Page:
Myrtle-Green Butterfly

One day, she realized that the

myrtle-green butterfly 

she was holding onto for dear life

belonged to the air.

She’d held onto it  

longer than was necessary.

Not wanting to hurt 

its myrtle wings

she had come to love,

not wanting to see it struggle

to break loose,

she set it free.

It was a butterfly unlike the 

counterparts of its species –

the dust of its wings never left

the ridges of her fingers. 

Thenceforth she sat

on the blue-gray cobblestones

flanked by withered patches 

of pink carnations

and strewn with dead leaves.

Dragonflies, aphids, grasshoppers

like mocking winged missiles 

would slowly approach and hastily retreat.

They’d whisper loudly,

Don’t get too close, it’s dangerous,

for the butterfly-catcher to hear.

Searching, sometimes for hours,

she watched slow-beating wings

draw from the bosoms of 

slow-dancing flowers,

but the pairs of wings she saw 

were either too gaudy as

a gypsy’s motley patch-dress,

or too unremarkably plain as

a scullery maid’s aged apron. 

At long last, one evening 

when the dusk was robbing 

the last colors of the day,

she spotted it – her myrtle-green butterfly –

hovering alone 

near the golden-hearted purple irises. 

With the caution of

a person crossing a field

sown with landmines,

the febrile franticness of

a lone soul crossing 

a fraying drawbridge,

she made her painstaking way thither. 

Like a sinner, going down 

on bended knees,

the butterfly-catcher whispered

her apology:

I’ve been waiting to see you

just to say

I’m sorry for catching you

the other day.

Though it wasn’t eternity,

I held onto you too long,

but then I let you go because 

it’s not where you belong. 

It made me so happy when I held you,

But happiness isn’t happiness

if the other’s not happy too. 

Myrtle-green butterfly, you were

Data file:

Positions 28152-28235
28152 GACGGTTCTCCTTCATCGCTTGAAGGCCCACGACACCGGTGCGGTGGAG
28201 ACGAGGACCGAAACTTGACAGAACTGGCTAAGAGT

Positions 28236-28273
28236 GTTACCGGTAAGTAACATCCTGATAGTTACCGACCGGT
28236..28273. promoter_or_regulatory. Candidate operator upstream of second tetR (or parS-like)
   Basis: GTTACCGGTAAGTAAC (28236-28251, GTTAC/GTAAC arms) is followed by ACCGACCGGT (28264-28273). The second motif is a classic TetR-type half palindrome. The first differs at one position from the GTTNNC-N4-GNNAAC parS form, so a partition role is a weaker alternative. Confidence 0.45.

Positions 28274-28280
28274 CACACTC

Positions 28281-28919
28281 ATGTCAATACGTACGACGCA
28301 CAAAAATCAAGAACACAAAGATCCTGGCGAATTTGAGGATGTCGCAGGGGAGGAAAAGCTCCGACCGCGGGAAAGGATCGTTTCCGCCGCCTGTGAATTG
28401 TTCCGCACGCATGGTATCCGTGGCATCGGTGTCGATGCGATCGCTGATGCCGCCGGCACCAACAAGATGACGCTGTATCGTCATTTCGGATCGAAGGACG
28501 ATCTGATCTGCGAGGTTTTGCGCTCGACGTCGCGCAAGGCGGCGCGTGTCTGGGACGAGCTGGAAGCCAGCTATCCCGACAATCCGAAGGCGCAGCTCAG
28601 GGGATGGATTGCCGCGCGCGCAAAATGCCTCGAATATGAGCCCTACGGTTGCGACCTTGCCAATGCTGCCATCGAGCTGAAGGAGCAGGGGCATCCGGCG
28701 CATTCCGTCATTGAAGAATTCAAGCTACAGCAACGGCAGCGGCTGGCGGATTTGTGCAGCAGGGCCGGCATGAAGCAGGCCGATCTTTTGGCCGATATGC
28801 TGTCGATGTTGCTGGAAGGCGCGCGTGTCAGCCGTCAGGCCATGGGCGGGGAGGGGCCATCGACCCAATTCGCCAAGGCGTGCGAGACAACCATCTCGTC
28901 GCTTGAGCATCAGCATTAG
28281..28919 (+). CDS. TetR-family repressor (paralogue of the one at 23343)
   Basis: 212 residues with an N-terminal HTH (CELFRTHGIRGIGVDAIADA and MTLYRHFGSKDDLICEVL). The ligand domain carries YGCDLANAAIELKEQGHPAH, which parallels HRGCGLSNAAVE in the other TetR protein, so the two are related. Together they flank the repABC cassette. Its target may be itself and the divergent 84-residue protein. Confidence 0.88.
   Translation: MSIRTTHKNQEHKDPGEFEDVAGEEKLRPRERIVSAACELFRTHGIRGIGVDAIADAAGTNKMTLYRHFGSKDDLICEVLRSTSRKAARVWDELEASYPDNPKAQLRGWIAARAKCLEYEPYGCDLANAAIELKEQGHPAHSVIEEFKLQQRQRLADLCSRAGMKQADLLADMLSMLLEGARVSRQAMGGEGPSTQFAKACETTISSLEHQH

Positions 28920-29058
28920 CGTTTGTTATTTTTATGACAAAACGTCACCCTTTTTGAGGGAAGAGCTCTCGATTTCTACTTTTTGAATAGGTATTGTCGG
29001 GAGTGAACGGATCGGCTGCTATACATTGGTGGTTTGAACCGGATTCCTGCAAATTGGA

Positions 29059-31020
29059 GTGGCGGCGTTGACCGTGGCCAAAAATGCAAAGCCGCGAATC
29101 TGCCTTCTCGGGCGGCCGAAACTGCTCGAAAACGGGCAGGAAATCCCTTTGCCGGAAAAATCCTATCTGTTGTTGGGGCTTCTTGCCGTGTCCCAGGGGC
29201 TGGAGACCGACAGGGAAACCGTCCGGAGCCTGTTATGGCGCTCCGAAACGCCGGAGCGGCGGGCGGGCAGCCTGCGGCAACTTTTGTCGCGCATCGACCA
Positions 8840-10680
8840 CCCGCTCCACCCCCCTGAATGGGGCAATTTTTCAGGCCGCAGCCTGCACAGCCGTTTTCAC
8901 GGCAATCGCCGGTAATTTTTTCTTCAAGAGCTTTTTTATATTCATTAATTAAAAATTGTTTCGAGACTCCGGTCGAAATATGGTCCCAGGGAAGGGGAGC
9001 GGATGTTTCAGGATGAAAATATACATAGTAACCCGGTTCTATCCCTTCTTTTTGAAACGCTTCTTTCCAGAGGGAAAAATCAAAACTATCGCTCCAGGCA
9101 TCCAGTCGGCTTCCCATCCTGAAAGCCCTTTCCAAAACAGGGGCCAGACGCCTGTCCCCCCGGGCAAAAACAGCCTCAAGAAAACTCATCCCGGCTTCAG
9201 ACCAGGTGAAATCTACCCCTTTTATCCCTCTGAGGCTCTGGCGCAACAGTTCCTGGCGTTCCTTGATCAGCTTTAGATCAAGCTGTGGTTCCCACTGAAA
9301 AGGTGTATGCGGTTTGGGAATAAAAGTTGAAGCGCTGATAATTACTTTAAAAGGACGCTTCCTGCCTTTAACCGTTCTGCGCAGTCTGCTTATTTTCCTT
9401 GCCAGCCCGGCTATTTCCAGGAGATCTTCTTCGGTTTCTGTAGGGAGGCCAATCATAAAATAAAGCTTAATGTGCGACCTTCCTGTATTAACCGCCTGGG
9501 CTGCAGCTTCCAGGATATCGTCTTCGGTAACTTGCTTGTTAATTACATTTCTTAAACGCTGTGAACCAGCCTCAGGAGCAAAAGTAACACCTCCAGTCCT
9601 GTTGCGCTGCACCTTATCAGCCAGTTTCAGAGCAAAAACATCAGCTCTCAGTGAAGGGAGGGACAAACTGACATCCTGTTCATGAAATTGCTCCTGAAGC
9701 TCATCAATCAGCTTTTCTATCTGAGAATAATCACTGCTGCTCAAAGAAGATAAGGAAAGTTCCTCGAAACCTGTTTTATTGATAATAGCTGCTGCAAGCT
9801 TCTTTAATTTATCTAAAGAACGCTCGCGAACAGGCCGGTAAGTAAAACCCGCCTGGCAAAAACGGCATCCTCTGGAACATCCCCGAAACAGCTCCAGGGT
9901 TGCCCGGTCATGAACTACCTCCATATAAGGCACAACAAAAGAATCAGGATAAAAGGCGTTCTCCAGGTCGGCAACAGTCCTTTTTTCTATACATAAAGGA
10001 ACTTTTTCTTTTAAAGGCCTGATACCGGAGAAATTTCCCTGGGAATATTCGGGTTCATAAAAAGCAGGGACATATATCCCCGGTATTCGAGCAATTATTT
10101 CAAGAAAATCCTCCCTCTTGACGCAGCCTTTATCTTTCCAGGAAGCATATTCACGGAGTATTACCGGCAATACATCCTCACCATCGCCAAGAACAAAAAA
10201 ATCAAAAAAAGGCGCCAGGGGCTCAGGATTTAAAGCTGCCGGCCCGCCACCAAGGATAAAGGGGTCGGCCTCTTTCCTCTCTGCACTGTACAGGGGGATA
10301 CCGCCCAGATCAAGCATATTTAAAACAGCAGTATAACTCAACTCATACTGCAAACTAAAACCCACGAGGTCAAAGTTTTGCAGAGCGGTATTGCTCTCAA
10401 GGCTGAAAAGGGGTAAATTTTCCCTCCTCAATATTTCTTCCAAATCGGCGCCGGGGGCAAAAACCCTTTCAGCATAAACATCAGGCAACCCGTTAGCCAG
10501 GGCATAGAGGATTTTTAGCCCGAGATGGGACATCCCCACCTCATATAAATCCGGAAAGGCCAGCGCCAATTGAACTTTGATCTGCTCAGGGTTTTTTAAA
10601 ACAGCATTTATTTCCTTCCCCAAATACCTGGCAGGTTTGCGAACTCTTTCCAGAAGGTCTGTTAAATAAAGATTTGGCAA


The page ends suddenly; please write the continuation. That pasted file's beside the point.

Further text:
special to me,

but you were never mine for the keeping

so I set you free. 


You Don’t Come with a ‘USE ME’ Sign

You oblige someone so many times that you’ve lost count, but one day, due to circumstances of your own that you choose not to disclose, you politely decline, and then, that person happens to forget the countless times you actually did oblige him all on account of the one time you didn’t.

That’s something most of us- if not all- can resonate with, right?

In life, we’re always caught up in that paradox between pleasing others and displeasing ourselves or pleasing ourselves and displeasing others.

Truth is it does sting when you are looked upon as someone who doesn’t wish to oblige or comply, but there are times when we simply can’t and we have to say no, regardless of the repercussions.

When people regard you as uncouth or disrespectful for declining a request after you obliged them myriad times, it is a lucid indicator that they were just basking in your glory and they feel griped when they can’t. They just saw you as an object that could carry out the desired task to the tee, not as a person who is equally subjected to stress of mind and body.

You are a human being, living to help, but not to be used, made to please others, but not to the extent of displeasing yourself. You aren’t a trash can with a ‘USE ME’ sign appended on your front, so make sure that peeps know that before they wiggle their organs of speech against you.